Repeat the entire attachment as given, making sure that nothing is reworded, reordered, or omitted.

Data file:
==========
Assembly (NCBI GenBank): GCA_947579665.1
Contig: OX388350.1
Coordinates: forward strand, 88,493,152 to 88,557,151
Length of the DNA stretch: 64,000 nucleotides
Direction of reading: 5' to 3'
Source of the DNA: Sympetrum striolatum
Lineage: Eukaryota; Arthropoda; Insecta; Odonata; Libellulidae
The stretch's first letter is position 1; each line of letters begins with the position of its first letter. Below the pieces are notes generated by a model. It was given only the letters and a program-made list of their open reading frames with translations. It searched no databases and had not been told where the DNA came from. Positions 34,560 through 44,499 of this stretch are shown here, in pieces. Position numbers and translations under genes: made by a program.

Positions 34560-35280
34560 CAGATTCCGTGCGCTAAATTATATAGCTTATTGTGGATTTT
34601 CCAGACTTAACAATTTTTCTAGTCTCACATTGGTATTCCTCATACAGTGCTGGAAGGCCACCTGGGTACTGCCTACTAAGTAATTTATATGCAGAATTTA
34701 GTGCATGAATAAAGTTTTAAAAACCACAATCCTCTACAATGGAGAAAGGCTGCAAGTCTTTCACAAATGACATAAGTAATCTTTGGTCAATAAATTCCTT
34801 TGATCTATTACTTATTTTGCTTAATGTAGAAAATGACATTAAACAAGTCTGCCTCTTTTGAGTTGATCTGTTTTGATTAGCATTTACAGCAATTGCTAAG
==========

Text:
Assembly (NCBI GenBank): GCA_947579665.1
Contig: OX388350.1
Coordinates: forward strand, 88,493,152 to 88,557,151
Length of the DNA stretch: 64,000 nucleotides
Direction of reading: 5' to 3'
Source of the DNA: Sympetrum striolatum
Lineage: Eukaryota; Arthropoda; Insecta; Odonata; Libellulidae
The stretch's first letter is position 1; each line of letters begins with the position of its first letter. Below the pieces are notes generated by a model. It was given only the letters and a program-made list of their open reading frames with translations. It searched no databases and had not been told where the DNA came from. Positions 34,560 through 44,499 of this stretch are shown here, in pieces. Position numbers and translations under genes: made by a program.

Positions 34560-35280
34560 CAGATTCCGTGCGCTAAATTATATAGCTTATTGTGGATTTT
34601 CCAGACTTAACAATTTTTCTAGTCTCACATTGGTATTCCTCATACAGTGCTGGAAGGCCACCTGGGTACTGCCTACTAAGTAATTTATATGCAGAATTTA
34701 GTGCATGAATAAAGTTTTAAAAACCACAATCCTCTACAATGGAGAAAGGCTGCAAGTCTTTCACAAATGACATAAGTAATCTTTGGTCAATAAATTCCTT
34801 TGATCTATTACTTATTTTGCTTAATGTAGAAAATGACATTAAACAAGTCTGCCTCTTTTGAGTTGATCTGTTTTGATTAGCATTTACAGCAATTGCTAAG